Legacy and a Dream: The Story of John Lewis

If Dr. Martin Luther King had a dream that could be imbued within one being, it would be the legendary Congressman John Lewis. It could also be said that as artful as the Reverend King was in word, the Congressman embodied King’s vision.  By all accounts, Congressman Lewis was a walking time machine of progressive change. Born on February 21st, 1940 in Troy, Alabama, John Robert Lewis, aka “Preacher”, is remembered for this mantra: “Don’t look back, don’t give up, never give out and never give in.”  A stalwart figure who died July 17th, “but not without a fight”, quotes Tammy Boyd, a former Chief of Staff member.

Lewis wrote, “I had my first taste of politics as president of the student body at American Baptist Theological Seminary in 1961”. And since that fateful year, his legacy continues unabated, making an imprint on the socio-political and spiritual landscape of our nation. 

Congressman John Lewis leveraged an indelible mark on America as one of Dr. King’s early associates. Helping to reshape and change our history throughout the 1960’s Black Civil Rights Movement and beyond.  His family, loved ones, and many of our fellow citizens are all still reeling from the loss of one of our greatest heroes – a superpower who left behind a footprint that encoded the script to universally raise the bar for all humankind.

The life of Congressman Lewis embodied the living blueprint of how to succeed as a political activist – a legacy that embodies the American Dream. Although born into a simple sharecropper family, he used his talents to reach the halls of the US Congress.

A former head of the Student Nonviolent Coordinating Committee (SNCC), and the youngest speaker at the March on Washington in his early political journey, Congressman Lewis is now remembered for his dedication to black civil rights. But, it is not well known that he gave equal energy to women’s rights, the rights of immigrants, as well as to American’s basic human needs such as clean water and fresh air. Ms. Boyd fondly states that “Congressman Lewis provided a roadmap for showing how determination and resilience can inspire people to continue to strive – all while remaining committed to public service.”

MLK and the Dream

In King’s address to the nation, we were reminded of his prophetic words that “We are a whole body politic standing in [our] most segregated hour.” 

Surveying the life and times of Congressman Lewis – having been physically beaten several times in the fight for social justice – we can witness the embodiment of King’s words.

Ms. Boyd states, “Although not a tall figure, he always had the largest presence in the room.  It was something deep within him that served as a catalyst for helping to get the Voting Rights Act passed, whereby he’d put his life on the line – physically, to stand up for what he believed in.”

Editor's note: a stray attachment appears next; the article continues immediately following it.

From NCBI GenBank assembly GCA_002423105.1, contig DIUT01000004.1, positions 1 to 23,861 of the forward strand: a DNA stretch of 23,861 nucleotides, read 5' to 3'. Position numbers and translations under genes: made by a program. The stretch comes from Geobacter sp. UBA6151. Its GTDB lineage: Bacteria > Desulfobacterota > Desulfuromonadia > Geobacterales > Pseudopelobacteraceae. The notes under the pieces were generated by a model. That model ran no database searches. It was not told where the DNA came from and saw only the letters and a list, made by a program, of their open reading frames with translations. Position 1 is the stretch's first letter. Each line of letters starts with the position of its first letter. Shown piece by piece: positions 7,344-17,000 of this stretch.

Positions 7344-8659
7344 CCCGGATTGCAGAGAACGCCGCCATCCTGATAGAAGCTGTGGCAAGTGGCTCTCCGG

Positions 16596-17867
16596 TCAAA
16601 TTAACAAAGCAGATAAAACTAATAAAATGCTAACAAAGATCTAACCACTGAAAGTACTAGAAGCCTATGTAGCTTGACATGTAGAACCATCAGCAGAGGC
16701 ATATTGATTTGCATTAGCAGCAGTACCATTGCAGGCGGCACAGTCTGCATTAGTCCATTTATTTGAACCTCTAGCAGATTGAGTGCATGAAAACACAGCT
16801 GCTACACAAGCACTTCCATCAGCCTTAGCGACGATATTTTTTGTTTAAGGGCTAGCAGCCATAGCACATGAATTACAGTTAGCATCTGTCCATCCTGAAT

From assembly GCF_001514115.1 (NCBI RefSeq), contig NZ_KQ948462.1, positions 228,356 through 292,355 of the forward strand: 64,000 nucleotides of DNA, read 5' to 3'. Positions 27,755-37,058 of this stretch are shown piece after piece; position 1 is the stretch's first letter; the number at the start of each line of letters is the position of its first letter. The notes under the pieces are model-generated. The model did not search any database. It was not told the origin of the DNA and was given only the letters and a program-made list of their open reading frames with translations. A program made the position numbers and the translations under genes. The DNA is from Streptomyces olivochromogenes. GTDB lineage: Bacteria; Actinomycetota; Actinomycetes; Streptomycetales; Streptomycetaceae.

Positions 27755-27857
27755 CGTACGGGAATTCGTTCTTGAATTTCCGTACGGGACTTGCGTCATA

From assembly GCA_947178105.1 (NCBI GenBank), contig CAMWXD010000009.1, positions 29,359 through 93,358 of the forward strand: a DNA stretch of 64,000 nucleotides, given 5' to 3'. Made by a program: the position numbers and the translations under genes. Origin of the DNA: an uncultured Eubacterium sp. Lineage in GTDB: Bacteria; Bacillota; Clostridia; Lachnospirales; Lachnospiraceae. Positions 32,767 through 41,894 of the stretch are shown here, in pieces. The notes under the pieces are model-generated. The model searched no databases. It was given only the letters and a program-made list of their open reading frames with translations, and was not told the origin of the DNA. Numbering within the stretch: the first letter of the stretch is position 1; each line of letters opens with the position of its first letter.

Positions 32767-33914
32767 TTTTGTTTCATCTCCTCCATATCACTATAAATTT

Quoting Lewis – after being arrested with fellow Freedom Riders – he remarked in Walking With The Wind, that “it felt like we were in a crusade as if we were prisoners of a holy war. [yet] A year later I would celebrate my 21st birthday.” 

Prayer and Power

It was not uncommon for Lewis to kneel and be lead by his faith in prayer with his close-knit staffers drawing from those early days in prayer with local residents and protestors.  Epitomizing the winds of change, together with SNCC and emboldened by the spirit of the age,  Lewis became a poster child for the recruitment of social transformation which could have read, “COME LET US BUILD A NEW WORLD TOGETHER”.  Indeed, John Lewis did bring many into the fold of this particular vision. Many of whom later took up this mantle of justice, such as the likes of Barack Obama. 

Life and Legacy

Plans are underway to document the life and legacy of Congressman Lewis.  Arguably one of his biggest legislative accomplishments as a U.S. Congressman was the Creation of the National Museum of African American History & Culture.  Lewis had to negotiate with everyone in the house, which was not an easy feat. Boyd states, “In working with him, I got to really see his persistence, it [the negotiations] failed fifteen times.  In 2001 we introduced the legislation to a bipartisan (both Democratic and Republican) house.  He was able to work with everyone and to cross party lines, continuing Dr. King’s dream.  He was so respected that everyone wanted to work with him.  His efforts really opened the door to having meaningful conversations around the legislation.”